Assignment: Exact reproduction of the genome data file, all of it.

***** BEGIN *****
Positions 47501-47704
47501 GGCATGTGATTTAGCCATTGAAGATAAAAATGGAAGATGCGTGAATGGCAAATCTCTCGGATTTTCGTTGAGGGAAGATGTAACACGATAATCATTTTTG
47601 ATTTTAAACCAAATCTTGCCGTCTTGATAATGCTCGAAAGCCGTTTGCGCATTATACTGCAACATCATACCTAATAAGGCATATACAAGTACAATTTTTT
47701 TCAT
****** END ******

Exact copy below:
Positions 47501-47704
47501 GGCATGTGATTTAGCCATTGAAGATAAAAATGGAAGATGCGTGAATGGCAAATCTCTCGGATTTTCGTTGAGGGAAGATGTAACACGATAATCATTTTTG
47601 ATTTTAAACCAAATCTTGCCGTCTTGATAATGCTCGAAAGCCGTTTGCGCATTATACTGCAACATCATACCTAATAAGGCATATACAAGTACAATTTTTT
47701 TCAT